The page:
What does Dr. Rank contribute to the play, A Doll's House (if he were eliminated, what would be lost)?
This is a great question. To answer it, we should look at the things Dr. Rank does in A Doll's House and ask how his actions relate to those of Nora.
First, Dr. Rank has inherited a disease from his father. The idea of inheritance is also brought up in regards to Nora and her rash behavior in taking loan from Krogstad, as he behavior is said to be reminiscent of her father's manner. The idea that inherited traits can inform a person's behavior and demeanor is an important undercurrent in the play.
Dr. Rank also manages to tell Nora a difficult truth, directly, and is prepared to live with the results. He tells Nora that he loves her. Later Nora finds the strength to tell Torvald a difficult truth. Dr. Rank's confession is a thematic preparation for Nora's later confession but also a lesson to Nora about honesty.
Finally, Dr. Rank chooses to leave Torvald's friendship because Torvald would not deal well with his sickness. This choice emphasizes both Rank's restraint (and strength) and Torvald Helmer's weakness. When Nora informs Torvald that she will be leaving it is, in part, predicted by Rank's choice to leave his friendships behind in order to deal with his illness.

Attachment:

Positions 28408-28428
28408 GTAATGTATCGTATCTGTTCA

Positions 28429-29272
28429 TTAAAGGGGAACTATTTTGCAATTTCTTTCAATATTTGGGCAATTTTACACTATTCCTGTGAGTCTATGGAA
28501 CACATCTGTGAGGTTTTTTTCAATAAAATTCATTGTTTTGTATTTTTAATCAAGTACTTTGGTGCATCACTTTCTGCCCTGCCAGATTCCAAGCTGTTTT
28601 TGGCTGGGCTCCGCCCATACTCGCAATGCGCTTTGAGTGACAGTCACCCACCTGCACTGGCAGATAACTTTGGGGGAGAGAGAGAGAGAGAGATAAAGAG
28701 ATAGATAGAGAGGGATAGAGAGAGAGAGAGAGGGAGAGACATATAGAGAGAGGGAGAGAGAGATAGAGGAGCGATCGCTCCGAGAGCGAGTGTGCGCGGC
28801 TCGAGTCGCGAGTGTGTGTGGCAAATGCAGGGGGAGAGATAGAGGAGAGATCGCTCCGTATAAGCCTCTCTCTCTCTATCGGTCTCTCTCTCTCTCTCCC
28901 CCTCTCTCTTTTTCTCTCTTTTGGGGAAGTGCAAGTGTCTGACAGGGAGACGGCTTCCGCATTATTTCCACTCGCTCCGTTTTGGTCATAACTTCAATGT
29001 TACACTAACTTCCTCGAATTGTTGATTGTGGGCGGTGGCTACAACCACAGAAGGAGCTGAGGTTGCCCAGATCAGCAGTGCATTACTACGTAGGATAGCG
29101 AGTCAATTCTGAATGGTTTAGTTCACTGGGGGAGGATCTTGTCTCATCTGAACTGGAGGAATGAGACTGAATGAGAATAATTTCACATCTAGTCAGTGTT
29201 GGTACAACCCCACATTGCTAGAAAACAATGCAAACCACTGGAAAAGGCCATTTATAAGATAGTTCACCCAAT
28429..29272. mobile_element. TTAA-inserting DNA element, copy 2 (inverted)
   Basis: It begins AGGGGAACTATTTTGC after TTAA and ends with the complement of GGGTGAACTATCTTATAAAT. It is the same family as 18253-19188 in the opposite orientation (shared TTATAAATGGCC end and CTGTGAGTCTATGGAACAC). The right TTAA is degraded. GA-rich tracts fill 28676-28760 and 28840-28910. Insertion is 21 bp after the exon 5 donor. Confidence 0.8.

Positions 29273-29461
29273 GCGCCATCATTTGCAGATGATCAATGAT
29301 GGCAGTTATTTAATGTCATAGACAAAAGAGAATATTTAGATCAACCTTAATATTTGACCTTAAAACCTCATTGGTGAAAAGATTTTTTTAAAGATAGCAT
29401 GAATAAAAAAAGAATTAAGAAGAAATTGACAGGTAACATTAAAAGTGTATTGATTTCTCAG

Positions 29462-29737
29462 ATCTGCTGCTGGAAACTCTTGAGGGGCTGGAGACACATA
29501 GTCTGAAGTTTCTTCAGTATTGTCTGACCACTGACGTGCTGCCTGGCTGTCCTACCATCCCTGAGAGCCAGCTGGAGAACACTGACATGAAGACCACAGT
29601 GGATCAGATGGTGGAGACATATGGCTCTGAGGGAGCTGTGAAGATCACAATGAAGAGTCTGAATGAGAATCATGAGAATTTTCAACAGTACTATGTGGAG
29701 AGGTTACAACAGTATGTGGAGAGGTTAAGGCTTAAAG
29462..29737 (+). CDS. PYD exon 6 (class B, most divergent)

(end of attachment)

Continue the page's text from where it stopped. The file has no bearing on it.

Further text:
The choice to isolate himself so that he can best deal with his personal problems is an important example for Nora as she decides to do the same thing. If Dr. Rank were to be eliminated from the play, the resonances that exist between his actions and Nora's actions would disappear, thinning the play thematically and changing the play's orientation toward a more pure consideration of secrecy and crime and away from the moral considerations of how to deal with deep personal conflict.